Model theory of analytic functions

An image of model theory of analytic functions.

The function that measures, for instance, the position of a pendulum as time passes, is under ideal conditions (such as no friction) very smooth, without sudden jumps, and it belongs in fact to a class of very smooth functions called "analytic". Analytic functions emerge naturally in a wide variety of contexts, from abstract mathematics to models of real-world phenomena.

Such functions are well behaved locally; for functions of time, as in the example of the pendulum, it means well behaved in sufficiently short time intervals. But wildly different behaviours can emerge when considered globally, i.e. after longer and longer periods of time, such as exponential growth (e.g. the size of a debt accumulating interest over time), exponential decay (the radioactivity of radioactive waste), or oscillation (as per a pendulum without friction).

Model theory, a branch of mathematical logic, provides a sharp divide between analytic functions that oscillate and functions that do not, and a further distinction between oscillating functions. A real analytic function lies in an "o-minimal structure" if every set of real numbers defined by a first-order formula involving the function is made of finitely many points and intervals, thus no oscillation may appear. On the other hand, a complex analytic function, which must oscillate as soon as it is transcendental, lies in a "quasi-minimal structure" if every set of complex numbers defined by a first order formula is either countable, or its complement is countable.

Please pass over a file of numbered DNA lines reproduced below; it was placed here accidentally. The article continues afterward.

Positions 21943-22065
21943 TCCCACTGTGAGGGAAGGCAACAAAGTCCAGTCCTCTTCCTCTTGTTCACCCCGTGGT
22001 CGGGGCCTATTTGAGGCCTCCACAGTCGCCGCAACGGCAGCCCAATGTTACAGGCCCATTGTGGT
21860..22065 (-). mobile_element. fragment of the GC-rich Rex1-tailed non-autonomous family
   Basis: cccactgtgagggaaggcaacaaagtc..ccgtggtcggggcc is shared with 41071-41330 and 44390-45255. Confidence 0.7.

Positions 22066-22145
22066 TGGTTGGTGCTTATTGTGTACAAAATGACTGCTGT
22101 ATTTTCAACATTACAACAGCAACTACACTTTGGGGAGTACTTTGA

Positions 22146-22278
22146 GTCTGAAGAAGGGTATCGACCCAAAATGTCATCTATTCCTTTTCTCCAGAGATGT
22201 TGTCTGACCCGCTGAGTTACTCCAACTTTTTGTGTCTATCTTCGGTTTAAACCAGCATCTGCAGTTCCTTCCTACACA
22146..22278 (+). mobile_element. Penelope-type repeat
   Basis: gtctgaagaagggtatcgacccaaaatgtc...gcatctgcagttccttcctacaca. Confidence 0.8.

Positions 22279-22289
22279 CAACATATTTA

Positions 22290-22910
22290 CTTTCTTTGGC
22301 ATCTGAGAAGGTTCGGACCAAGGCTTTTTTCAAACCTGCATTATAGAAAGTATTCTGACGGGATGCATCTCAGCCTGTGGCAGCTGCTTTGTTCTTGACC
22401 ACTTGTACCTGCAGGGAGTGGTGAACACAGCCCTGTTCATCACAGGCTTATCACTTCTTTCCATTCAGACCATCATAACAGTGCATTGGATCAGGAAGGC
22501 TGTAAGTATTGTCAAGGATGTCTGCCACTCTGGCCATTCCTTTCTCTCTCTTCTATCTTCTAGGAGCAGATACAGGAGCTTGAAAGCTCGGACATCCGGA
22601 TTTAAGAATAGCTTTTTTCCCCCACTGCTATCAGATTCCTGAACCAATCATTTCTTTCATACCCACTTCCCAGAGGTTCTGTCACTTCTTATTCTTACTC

The aim of this fellowship is to shed light on the o-minimality and quasi-minimality of classes of functions of interest in mathematics. The o-minimality of real exponentiation, known since the 1990s, had and still has a major impact across mathematics, from number theory to analysis. It is still an open problem whether there are o-minimal functions that grow much faster than exponentially (called transexponential), which would have implications on dynamical systems, such as around Hilbert's 16th problem on polynomial vector fields. The quasi-minimality of complex exponentiation is still one of the big problems in model theory, 25 years after it was first conjectured, and a positive answer is likely to have far-reaching consequences as did the o-minimality of real exponentiation.

I will use Conway's surreal numbers (an extension of real numbers with infinite and infinitesimal numbers, encompassing both reals and ordinals) to investigate Hardy fields, which are classes of real non-oscillating functions, and transseries, which are formal asymptotic expansions meant to represent them; and in particular tackle the problem of the existence of o-minimal transexponential functions. I will do so by strengthening the recently discovered connections between surreal numbers, transseries and Hardy fields; creating and analysing the model theory of transexponential functions on surreal numbers; introducing a framework that ties together functions on surreal numbers, non-oscillating functions and o-minimality.

Furthermore, I will investigate the quasi-minimality of complex exponentiation and analogous structures. I will do so by proving instances of exponential-algebraic closure, which predicts when systems of polynomial-exponential equations should have complex solutions, and extending the results to other exponential functions arising from abelian varieties and their extensions, paving the way for a universal quasi-minimal structure containing all the exponential functions of commutative algebraic groups.

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